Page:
Many anecdotes have been passed down regarding Taft's tremendous weight. One of the most famous concerns him getting stuck in the Presidential bathtub and thus ordering a replacement - large enough to fit four average-sized men! Taft even had a new bed constructed at his friend Todd Lincoln's (son of Abraham) house because the springs in the original mattress broke under his weight.
Yet, Taft was not always obese. He was a collegiate wrestler at 225 lbs. and by all accounts quite athletic. He steadily gained weight after graduating college, eventually ballooning to 320 lbs. in 1905, at which point he began his first diet. Before the era of diet books (let alone DVDs) and personal trainers, physicians often constructed and oversaw their patients' weight loss regimens.
It is no surprise then that Taft enlisted the services of Dr. Nathaniel Yorke-Davies, a London physician, who created a personalized "reducing" diet for the War Minister. The diet consisted primarily of meat and vegetables and outlawed fruits, grains (except gluten-free biscuits), and sugar. In short, it was a low-carbohydrate diet. Taft presumably followed the diet because 6 months later he was a relatively svelte 255 lbs. Once at his target weight Taft adhered to Yorke-Davies' "stationary" or maintenance diet (the reducing diet plus some grains)...at least for a few months.
It seems that in addition to dieting, yo-yo dieting also existed in the early 20th century. According to an account by White House mailman of over 50 years Ira Smith, Taft's appetite during his diet became so voracious that he once ordered that a train he was riding on be rerouted so that a dining car could be attached to it- at 10:00 p.m.! (read the full account of the incident here).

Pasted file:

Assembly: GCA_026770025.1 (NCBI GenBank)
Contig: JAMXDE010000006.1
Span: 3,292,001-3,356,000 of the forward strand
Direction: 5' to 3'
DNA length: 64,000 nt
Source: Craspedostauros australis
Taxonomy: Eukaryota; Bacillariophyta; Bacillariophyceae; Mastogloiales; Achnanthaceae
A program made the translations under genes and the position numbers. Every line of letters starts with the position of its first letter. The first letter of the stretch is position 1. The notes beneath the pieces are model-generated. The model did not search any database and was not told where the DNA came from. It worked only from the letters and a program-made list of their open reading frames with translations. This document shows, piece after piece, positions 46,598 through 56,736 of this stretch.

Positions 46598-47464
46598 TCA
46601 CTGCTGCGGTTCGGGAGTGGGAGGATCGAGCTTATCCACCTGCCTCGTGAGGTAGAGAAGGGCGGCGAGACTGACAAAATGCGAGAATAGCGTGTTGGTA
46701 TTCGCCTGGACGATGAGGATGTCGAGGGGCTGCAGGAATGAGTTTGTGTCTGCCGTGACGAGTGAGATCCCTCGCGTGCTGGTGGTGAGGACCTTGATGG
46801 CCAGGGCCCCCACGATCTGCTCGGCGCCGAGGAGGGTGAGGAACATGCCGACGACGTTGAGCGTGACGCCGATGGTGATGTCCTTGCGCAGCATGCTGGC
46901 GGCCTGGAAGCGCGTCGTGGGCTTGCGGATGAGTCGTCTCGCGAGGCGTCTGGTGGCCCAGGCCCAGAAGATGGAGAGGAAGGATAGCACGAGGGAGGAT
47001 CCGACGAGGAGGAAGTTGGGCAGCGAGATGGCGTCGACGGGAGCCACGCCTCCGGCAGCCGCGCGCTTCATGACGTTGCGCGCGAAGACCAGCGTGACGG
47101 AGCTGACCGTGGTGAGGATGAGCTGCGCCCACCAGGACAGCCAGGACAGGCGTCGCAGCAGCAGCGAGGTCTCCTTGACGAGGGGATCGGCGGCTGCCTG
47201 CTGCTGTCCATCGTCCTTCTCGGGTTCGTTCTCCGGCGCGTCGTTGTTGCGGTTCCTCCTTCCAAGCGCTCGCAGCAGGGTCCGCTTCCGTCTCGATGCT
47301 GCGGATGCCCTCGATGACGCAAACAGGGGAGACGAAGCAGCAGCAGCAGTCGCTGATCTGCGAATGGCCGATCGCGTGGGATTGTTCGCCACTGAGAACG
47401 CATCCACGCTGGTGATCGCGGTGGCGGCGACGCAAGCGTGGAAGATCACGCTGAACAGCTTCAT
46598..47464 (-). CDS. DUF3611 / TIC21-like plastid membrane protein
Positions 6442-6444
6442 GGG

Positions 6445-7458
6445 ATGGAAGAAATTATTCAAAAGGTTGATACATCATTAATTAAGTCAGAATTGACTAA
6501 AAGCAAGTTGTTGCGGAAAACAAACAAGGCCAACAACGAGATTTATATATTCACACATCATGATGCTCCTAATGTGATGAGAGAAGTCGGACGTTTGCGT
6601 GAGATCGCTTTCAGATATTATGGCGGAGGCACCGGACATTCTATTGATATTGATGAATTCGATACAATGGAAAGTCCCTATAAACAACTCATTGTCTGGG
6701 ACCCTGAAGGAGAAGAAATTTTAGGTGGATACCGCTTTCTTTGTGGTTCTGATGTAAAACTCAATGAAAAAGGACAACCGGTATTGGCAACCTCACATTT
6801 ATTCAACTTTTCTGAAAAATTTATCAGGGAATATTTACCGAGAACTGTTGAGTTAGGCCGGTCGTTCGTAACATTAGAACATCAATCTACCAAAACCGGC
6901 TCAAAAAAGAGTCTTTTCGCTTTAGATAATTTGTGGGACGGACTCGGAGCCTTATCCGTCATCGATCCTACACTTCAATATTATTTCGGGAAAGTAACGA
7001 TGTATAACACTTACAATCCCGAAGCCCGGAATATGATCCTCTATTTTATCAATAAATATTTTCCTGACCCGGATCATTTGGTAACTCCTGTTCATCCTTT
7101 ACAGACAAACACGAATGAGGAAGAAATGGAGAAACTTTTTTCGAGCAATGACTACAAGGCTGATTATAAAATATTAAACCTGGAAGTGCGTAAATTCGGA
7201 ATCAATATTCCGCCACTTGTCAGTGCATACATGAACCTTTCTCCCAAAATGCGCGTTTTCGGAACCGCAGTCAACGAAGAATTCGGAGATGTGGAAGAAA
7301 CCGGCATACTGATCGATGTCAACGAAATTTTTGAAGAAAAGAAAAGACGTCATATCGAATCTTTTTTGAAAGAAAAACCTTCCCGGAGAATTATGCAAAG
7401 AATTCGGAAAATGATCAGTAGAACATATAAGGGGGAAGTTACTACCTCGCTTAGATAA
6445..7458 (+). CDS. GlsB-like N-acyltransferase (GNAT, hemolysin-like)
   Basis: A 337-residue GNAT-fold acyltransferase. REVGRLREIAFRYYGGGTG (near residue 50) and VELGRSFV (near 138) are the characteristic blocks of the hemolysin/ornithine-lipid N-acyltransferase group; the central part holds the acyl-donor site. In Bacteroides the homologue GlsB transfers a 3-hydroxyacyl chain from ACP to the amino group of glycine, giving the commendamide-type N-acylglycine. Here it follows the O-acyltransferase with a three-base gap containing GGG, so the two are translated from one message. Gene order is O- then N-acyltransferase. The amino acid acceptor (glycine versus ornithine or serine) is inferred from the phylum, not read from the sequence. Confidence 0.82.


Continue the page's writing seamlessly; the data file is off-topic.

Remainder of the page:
Taft reached his all time high of 340 lbs. in 1913 and embarked on a second "reducing diet" shortly after leaving the office of President. After dropping to about 270 lbs., he managed to control his weight for the remainder of his life.
|President Taft in 1907, about one year after his first diet.|
Unfortunately for Taft, his characterization as a perpetually obese man was mostly a result of bad timing. Although Taft was one-half inch shy of 6 feet and close to 250 lbs for most of his life, his twin peaks of 320 and 340 lbs. occurred as War Minister and President, respectively (see chart below). And that is why he is remembered as the fattest U.S. President (among other things, of course).
Note: Need a mnemonic device to remember the fattest President? Just rearrange the letters in "Taft" and you get "Fatt."
Presidential Trivia (Ernie Couch)